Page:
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No worries Churchmouse, I appreciate the support so I’m happy to concede I may have missed a few things, this is all still relatively new territory for me. I’ve reached out to the landlord to see if they know who owns the road but they’re away at the moment so I’m waiting a response. I’ve made enquiries with the LA as well.

I’ll hold fire on posting up the lease until we can establish its wholly relevant. If it transpires that it is this mysterious third party that owns the road, where do I stand with my LBC? Do I retract it, send an amended version, abandon ship?
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SchoolRunMum
post Sat, 10 Nov 2018 - 16:27
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Your planned LBC and claim hinged on this argument:

QUOTE
28. Despite repeated requests to rescind the charges by myself as a resident, as well as a direct instruction from the Landowner, you and your affiliated companies are still requesting payment for the PCNs discussed.

29. You have breached my rights under the Data Protection Act 1998.

30. As a result of your actions, I have suffered damage and significant distress and I will seek an award of damages against you in the sum of £2,730 in respect of the following:

i. Tortious interference with my rights under the Lease (£160, a sum equivalent to the amount you are currently seeking to recover from me); for each PCN issued; a total of £480.
ii. Breaching of my Data Protection Act rights (£750) for each PCN issued, a total of £2,250.

31. I rely on two significant authorities in support of my claim, which are Vidal-Hall v Google Inc [2015] EWCA 311 and Halliday v Creation Consumer Finance Ltd [2013] EWCA Civ 333. In Vidal-Hall, it was held by the Court of Appeal that compensation was payable upon the fact of breach, and that it was not necessary to quantify a direct pecuniary loss. In Halliday, the Court of Appeal held that a compensatory sum of up to £750 was deemed ‘appropriate and sufficient’.

32. Both of the above cases arose as a result of material breaches of the Data Protection Act 1998 by the respective Defendants, and can be considered to provide binding precedents for my own situation. I believe that by way of the multiple breaches, and unlawful processing of my data to two third-parties, (ZZPS and QDR Solicitors Ltd) on three separate occasions, this amounts to significant distress and is therefore of similar nature to the Halliday case.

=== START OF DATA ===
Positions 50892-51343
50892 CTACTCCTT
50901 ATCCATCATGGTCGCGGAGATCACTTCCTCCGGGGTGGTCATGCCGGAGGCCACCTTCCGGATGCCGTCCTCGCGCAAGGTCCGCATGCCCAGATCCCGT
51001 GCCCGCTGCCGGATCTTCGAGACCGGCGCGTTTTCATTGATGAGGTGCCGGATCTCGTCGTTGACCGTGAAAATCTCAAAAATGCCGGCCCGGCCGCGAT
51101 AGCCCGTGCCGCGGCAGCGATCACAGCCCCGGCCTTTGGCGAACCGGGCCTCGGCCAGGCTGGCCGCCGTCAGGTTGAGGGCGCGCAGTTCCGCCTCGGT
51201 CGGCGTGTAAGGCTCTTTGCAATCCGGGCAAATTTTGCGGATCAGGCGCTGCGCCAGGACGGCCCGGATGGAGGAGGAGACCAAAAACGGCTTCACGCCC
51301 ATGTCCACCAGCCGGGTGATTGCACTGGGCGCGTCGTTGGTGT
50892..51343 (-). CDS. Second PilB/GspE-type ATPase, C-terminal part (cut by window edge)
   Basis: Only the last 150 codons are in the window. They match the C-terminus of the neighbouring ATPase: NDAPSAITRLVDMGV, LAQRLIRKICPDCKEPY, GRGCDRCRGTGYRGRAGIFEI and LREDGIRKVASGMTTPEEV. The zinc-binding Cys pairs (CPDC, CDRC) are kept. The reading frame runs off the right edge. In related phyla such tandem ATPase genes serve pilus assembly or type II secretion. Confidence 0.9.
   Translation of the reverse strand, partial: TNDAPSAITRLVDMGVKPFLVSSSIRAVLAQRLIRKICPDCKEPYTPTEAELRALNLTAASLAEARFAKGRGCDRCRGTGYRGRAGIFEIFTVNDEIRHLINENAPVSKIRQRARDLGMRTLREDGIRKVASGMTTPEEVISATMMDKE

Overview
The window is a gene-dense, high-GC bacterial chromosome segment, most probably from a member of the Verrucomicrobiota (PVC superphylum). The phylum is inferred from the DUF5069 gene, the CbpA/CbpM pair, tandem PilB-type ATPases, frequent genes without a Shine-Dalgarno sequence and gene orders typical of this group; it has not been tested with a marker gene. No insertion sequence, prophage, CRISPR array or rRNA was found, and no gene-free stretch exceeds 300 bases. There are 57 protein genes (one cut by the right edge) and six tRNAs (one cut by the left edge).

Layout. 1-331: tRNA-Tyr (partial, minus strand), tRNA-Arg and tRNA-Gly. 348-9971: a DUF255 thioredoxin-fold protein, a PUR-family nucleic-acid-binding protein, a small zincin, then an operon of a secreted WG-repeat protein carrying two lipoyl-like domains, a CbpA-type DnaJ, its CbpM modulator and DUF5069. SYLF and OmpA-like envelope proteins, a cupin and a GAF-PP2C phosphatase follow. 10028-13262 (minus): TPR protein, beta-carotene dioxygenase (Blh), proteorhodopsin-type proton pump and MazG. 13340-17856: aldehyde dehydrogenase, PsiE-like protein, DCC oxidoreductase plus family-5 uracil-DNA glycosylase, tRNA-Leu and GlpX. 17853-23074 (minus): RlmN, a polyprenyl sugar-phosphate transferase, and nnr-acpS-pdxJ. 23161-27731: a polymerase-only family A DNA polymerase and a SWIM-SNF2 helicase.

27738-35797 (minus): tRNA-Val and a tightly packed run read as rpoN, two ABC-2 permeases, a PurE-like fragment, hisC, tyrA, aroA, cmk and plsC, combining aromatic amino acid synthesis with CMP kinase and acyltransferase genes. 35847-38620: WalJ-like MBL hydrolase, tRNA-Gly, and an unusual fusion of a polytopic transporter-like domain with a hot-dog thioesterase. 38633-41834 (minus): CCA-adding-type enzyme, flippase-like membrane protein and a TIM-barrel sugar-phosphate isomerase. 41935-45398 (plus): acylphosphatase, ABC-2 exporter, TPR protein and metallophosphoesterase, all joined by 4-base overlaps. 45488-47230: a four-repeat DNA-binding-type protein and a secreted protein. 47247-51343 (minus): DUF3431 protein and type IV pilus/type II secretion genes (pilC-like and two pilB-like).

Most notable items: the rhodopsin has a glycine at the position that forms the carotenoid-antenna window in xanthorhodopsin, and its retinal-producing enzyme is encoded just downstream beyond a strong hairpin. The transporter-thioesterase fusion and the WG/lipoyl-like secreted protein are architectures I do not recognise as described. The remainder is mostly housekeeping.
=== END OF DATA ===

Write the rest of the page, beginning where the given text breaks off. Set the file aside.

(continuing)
33. I am now considering whether to issue proceedings against you. Should you in the meantime issue proceedings against me, I will make a counterclaim against you in the above terms. I will also seek costs against you (court fees plus my time at £19 per hour).


So, whether you press ahead with that will depend on whether they are interfering with your lease and whether they had reasonable cause to get your data from the DVLA based upon where the car was parked, who owns that land and what the signs there say. And whether this is an area where your lease actually grants you any rights that override those signs.

Does your lease clearly demarcate the boundaries of the estate and is that road included?

QUOTE
I've even spoken to the landowner directly, who were very helpful, however even they haven't been able to get them to rescind their charges, so here we are.
You need to stop speaking to them on the phone, and ask instead by email, for their position on the matter and to confirm whether they support PCNs being issued to residents, and whether they have anything - e.g. in the head lease, or in their contract with the scumbag parking firm - that shows whether these roads are included in the enforcement area, or not.
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SaulGoodman
post Sat, 10 Nov 2018 - 19:30
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QUOTE (SchoolRunMum @ Sat, 10 Nov 2018 - 16:27) *
Your planned LBC and claim hinged on this argument:

QUOTE
28. Despite repeated requests to rescind the charges by myself as a resident, as well as a direct instruction from the Landowner, you and your affiliated companies are still requesting payment for the PCNs discussed.

29. You have breached my rights under the Data Protection Act 1998.

30. As a result of your actions, I have suffered damage and significant distress and I will seek an award of damages against you in the sum of £2,730 in respect of the following:

i. Tortious interference with my rights under the Lease (£160, a sum equivalent to the amount you are currently seeking to recover from me); for each PCN issued; a total of £480.